Gertrud Nelson, in Waldorf Education: A Family Guide, writes about Northern Pre-Christian people seeking life and hope at this time of year when there is little light. For these people the solution was to stop all ordinary activity and stay indoors. They brought in their carts and decorated the wheels with boughs. They hung a wheel on the wall as a sign to stop all ordinary activity. These people engaged their feelings of darkness as a way to coax the sun-god back to action.
Nelson asks us to imagine what it would be like to understand this ancient tradition and remove one tire from our car and use this for our Advent wreath. Our routines would stop and we would be forced to just be. What a thought.
We can accomplish this inward turning by freely taking up the task of a wreath. Children are mesmerized by the light of the candles and the reverence of the ceremony.
Of course that is not all that children love about Advent. I know you’ve seen them - the calendars with the doors hiding chocolate goodness. Yes, in my classroom I have an Advent calendar that we turn to after our wreath lighting. The one we use has pockets for each day. In the pockets I hide things like nuts, seeds, stones and gems, shiny paper and bits of dyed wool. The children take turns uncovering the day’s mystery from the pockets. They love this detail of our Advent traditions - it is always the first thing they talk about when they arrive at school.
At home we make our own calendar. I invite you to try this fun and easy Advent activity.
-Two pieces of paper the same size (the thicker and bigger the paper the better),
-Pencils (or paint) for drawing,
-Glue for attaching the paper together, and
-Scissors or a utility knife
1. Use one piece of paper for the top and draw a Christmas design on the whole page. At home we painted a picture and let it dry, while at school the children drew pictures. One child drew a snowman with its arms around her whole family - I wish I had thought of that.
2. Work out your map for 24 doors on the back of this picture. Once you are sure you have your doors where you want them they can be numbered and drawn in. Make sure the doors open backwards (you are working on the back). You can do a design like a spiral or rows, or have the doors randomly numbered around the page.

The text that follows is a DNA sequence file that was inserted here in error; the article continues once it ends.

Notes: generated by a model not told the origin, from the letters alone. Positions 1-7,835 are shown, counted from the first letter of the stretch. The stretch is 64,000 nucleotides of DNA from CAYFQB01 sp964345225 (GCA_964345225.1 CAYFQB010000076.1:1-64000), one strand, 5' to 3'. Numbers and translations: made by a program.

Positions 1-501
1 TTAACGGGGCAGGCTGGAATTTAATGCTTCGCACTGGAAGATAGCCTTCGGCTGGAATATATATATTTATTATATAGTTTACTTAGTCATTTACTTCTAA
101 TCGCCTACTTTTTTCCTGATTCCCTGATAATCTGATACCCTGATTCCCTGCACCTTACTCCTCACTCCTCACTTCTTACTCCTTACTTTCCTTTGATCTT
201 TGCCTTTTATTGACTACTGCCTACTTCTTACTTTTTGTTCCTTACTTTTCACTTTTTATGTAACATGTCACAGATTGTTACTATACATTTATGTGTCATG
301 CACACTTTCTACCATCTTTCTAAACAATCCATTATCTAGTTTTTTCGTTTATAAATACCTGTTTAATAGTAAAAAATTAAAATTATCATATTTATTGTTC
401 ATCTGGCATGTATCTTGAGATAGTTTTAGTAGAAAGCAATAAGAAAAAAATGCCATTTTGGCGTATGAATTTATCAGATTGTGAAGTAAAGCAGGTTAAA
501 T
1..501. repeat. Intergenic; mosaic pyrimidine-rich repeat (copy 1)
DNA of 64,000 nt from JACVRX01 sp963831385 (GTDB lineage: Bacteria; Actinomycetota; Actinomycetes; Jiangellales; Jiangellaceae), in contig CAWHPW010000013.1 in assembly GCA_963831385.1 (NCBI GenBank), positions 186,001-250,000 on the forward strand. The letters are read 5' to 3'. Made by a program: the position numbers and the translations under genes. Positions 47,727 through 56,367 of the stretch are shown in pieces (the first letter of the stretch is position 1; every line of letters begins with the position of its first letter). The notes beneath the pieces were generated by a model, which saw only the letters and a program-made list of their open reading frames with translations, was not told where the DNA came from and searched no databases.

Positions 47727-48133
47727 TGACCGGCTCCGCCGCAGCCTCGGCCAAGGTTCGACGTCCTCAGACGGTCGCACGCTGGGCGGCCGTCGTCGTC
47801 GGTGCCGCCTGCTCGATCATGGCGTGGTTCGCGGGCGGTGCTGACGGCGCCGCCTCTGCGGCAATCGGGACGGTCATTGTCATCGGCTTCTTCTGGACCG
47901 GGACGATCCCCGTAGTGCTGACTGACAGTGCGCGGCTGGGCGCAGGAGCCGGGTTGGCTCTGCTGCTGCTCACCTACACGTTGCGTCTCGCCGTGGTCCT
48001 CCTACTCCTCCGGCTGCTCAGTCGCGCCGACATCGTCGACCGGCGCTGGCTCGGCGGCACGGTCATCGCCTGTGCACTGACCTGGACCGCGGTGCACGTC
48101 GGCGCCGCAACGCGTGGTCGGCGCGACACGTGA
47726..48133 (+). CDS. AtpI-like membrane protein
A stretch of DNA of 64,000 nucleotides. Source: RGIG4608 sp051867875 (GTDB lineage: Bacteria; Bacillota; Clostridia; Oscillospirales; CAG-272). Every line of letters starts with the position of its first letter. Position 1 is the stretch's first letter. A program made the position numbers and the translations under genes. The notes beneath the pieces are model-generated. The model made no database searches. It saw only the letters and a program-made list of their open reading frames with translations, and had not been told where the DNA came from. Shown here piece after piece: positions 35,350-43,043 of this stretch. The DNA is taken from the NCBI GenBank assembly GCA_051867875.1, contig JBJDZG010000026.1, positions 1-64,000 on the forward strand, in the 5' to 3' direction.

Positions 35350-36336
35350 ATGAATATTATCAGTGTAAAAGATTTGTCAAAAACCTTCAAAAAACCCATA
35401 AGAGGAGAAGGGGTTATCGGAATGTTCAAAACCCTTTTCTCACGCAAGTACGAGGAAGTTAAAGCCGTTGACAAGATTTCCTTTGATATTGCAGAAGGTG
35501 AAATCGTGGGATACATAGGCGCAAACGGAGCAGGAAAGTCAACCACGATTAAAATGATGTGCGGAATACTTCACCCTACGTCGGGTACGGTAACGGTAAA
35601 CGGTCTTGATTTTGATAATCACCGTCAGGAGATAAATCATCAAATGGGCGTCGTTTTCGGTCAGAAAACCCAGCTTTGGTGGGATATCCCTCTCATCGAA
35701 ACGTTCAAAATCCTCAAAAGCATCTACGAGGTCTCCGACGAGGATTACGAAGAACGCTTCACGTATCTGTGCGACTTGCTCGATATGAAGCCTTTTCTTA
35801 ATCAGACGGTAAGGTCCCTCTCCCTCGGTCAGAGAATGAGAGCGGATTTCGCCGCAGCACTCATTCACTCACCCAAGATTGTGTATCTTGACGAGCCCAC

3. Cut the doors. I used a utility knife at home and at school the children used scissors. When all 24 doors are cut you are ready to design your surprises.
4. Draw pictures within each door that will become your mysteries for each day. My calendars havehad drawings of a pine cone, a snowflake, a snowman, a squirrel with a nut, a robin, a star and many other wintery objects.
5. Place your top paper onto your back paper.
6. Open each door and make tiny pencil marks along each edge of the doors. This will be your frame for picture sizes and locations. You can erase these lines later if you need to.
7. Once your drawings are finished, turn to the front page again and number the outsides of your doors. You may have planned a special mystery picture to be opened on Christmas day, so be sure to map out where the number 24 should go.
8. Glue the pages together. You will want to glue around the entire outer edge, but you may also want to glue around all the doors since this aids in the ease of opening the doors later on.
9. Close your doors and hang on the wall.
There, now you are ready for Advent.
I wish you all the light you need.
About the Author (Author Profile)From time to time friends and neighbours around the community drop by to share ideas, trade stories and offer up their wisdom – joining us as guest columnists here at Our Big Earth.
Sites That Link to this Post
- Children's Book Review - Skippyjon Jones and the Big Bones & Max Spaniel, Dinosaur Hunt | Our Big Earth | November 28, 2009
- Mother Baby Earth» Blog Archive » twenty four days | November 23, 2011
- Natale: Calendari dell’Avvento, pagina 2 » La pappadolce | November 24, 2011
- Holiday Crafts With Children « Cedar Ring Mama | November 1, 2012